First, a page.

In my June 26th post on BIO 2017 I discussed how developing a biosimilar could now be done by a virtual company, with minimal staff overseeing the project and contracting with outside vendors for every step in the process from cell-line development through regulatory approval. The giant Exhibition Hall for BIO 2017 provided a showcase for a number of vendors who can perform the necessary parts of the biosimilar development process. I concluded that post by noting that although a virtual company could oversee all of the development of, for example, a biosimilar Remicade/infliximab there would certainly be some level of risk in at least 3 areas. First is the straightforward risk of clinical failure. Clinical testing of the biosimilar could reveal that the product either is not comparably effective or is immunogenic, despite pre-clinical analysis of comparability. There have now been a sufficient number of companies entering into the development of biosimilars and a sufficient number of biosimilars approved in Europe (35 as of June 16, 2017) for the risk of clinical failure to be at least roughly estimated. A more complete analysis of companies abandoning particular biosimilar development efforts or failing to win approval is beyond the scope of this post, but it is now reasonably clear that while the risk of failure is relatively low. There is some risk of clinical failure but it is certainly much lower than is the case for new small molecules or pioneer drugs. The EMA and FDA have responded to very few biosimilars applications either with an outright rejection of an application or a demand for further clinical trials.
The second risk is the competition risk. With multiple biosimilars for the same original biologic (as is would be the case for our hypothetical Remicade biosimilar), selling sufficient quantities of the biosimilar will require extensive marketing efforts and possibly price discounting to persuade doctors and payers to prefer our biosimilar over the others. Unlike the risk of technical failure, the extent of the market risk is both difficult to estimate, but, in my view, completely manageable. The solution to the market risk for a virtual company is simply to enter into an agreement with a major buyer at the very beginning of the effort. For example, under an alternative business model, the virtual development would undertake procure a supply contract with a major payer such as United Healthcare, at a pre-agreed deep discount, before beginning to incur significant development expenses. This approach eliminates market risk and most marketing expenses.
In addition to the relatively low risk of technical failure and the manageable market competition risk, there is one more significant risk to be considered, which is the risk presented by expensive patent infringement litigation with no certainty concerning the eventual outcome. The current thicket of large numbers of process patents surrounding most pioneer biologics will provide far too much fuel for patent litigation and unpredictability to the process. Although I am generally wary of proposing legislative fixes for problems, it seems to me that one may be needed here, in the form of an outer limit on the duration of patent-protection and market exclusivity for the maker of a reference biologic. One of the most hotly debated provisions of the Biosimilar Competition and Innovation Act (BCPIA) was Section 7(A), which provides a twelve year of period of exclusivity during which no biosimilar applicant may be approved simply on the basis of its comparability to the reference, or pioneer, biologic. Without rehashing that debate, it is interesting to speculate on at least one likely explanation for that 12-year exclusivity period: it is remarkably similar to the average period of market exclusivity that is enjoyed by branded small molecule drugs with reasonably large markets. According to a study by Grabowski, Long, and Mortimer the average period of market exclusivity for the branded small-molecule drugs through 2013-2014 was 12.5 years. However, it is increasingly clear that the BCPIA, with its complex “patent dance” provisions, leaves the development of biosimilars open to significant risks in the actual infringement litigation. If 12 years is not the outer limit of market exclusivity, then a slightly longer period, for example 15 years after market entry, certainly is more than long enough for any biologics reference drug maker to have been rewarded very handsomely for its pioneering efforts. Amgen is currently suing Hospira for infringement of process patents that Amgen holds for the making of erythropoietin, which it markets under the brand name Epogen. Amgen’s Epogen, its original blockbuster drug, was first approved by the FDA in 1989. Although some of Epogen’s patents may have been filed under the former system of 17 years from date of issue rather than 20 years from filing, it is close to stunning that twenty-eight years later Amgen is still seeking to defend its market exclusivity by claiming patent infringement. While I am certain that my proposed 15-year limit after market entry on the right to bring infringement actions against any biosimilar applicant will be debated as too long or too short, can anyone seriously defend 28 years, or even 20? Virtual biosimilar development is now possible, and could offer very significant efficiencies and savings. The technical failure risk and the market competition risk are ordinary business risks that can be factored into a business plan and dealt with. However, the risk of costly and uncertain patent infringement litigation for a biosimilar drug needs more certainty than the BCPIA provides. Fifteen years is enough for pioneers and would give the healthcare system a real chance at significant and desperately needed savings.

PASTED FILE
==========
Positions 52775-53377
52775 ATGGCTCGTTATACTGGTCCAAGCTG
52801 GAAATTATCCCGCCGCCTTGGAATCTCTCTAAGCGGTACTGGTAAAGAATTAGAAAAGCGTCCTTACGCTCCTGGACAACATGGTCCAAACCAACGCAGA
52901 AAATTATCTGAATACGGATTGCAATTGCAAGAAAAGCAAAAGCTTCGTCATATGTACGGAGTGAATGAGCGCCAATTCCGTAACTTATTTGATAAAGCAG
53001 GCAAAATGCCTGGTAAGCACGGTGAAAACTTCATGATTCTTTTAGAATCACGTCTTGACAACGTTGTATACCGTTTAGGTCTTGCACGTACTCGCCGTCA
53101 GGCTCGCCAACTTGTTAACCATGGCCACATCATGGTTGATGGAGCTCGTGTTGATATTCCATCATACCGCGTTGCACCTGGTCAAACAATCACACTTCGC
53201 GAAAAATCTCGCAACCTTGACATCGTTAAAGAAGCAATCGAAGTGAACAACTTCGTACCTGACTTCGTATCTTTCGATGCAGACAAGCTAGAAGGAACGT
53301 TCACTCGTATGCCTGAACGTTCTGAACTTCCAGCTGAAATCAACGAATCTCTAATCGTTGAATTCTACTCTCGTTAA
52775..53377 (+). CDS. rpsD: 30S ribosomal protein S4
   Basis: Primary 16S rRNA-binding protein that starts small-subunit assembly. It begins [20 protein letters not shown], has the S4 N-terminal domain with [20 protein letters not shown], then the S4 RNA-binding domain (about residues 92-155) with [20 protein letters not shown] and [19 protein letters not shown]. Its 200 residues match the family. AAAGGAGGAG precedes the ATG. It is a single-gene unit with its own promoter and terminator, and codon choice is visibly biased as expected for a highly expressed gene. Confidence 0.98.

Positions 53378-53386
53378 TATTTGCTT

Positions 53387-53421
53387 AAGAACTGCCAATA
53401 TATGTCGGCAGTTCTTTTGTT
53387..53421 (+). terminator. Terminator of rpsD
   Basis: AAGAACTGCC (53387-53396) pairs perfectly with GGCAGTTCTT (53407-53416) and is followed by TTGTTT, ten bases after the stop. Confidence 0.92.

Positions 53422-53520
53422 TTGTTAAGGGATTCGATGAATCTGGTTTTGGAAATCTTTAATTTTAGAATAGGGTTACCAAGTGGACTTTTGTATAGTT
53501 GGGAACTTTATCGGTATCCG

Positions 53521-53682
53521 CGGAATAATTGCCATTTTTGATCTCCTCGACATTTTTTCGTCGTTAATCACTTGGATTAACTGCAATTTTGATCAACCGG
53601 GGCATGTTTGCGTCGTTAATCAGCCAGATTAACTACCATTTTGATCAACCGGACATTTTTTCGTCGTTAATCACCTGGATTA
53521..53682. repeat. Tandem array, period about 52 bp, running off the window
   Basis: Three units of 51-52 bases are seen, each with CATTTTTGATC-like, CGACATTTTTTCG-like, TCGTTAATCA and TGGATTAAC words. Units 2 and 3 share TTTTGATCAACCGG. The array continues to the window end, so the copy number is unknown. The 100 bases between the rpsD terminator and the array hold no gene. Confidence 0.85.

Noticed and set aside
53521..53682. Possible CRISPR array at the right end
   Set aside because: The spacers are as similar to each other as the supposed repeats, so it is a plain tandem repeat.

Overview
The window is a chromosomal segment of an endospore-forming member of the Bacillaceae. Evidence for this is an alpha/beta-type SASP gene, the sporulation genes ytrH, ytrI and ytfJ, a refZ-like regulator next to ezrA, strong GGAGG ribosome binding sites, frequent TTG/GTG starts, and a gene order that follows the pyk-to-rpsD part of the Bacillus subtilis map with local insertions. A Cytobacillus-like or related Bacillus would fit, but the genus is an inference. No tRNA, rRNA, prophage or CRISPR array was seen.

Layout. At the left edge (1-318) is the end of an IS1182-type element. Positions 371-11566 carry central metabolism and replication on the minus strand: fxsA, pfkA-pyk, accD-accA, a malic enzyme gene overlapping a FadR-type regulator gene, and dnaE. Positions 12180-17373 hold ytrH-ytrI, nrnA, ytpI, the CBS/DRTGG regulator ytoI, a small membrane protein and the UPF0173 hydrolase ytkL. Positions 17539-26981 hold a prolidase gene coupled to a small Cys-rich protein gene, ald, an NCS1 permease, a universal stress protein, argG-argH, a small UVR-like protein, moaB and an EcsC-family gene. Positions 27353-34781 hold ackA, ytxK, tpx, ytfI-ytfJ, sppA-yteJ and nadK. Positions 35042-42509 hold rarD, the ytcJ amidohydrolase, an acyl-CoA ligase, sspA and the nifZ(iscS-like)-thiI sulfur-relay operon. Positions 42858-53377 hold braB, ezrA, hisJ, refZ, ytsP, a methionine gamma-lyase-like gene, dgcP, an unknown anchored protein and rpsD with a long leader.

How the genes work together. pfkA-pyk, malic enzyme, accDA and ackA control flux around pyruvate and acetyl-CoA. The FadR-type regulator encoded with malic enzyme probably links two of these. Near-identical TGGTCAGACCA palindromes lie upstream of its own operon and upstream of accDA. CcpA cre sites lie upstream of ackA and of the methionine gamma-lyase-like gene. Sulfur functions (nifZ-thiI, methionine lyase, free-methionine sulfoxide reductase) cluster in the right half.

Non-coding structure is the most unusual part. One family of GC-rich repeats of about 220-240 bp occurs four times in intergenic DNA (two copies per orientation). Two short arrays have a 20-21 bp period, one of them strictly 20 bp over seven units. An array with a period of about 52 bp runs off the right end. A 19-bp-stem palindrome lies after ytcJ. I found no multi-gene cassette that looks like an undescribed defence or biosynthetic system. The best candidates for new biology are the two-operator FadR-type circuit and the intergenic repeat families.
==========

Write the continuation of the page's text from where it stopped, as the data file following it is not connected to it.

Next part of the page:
Tuesday, June 27, 2017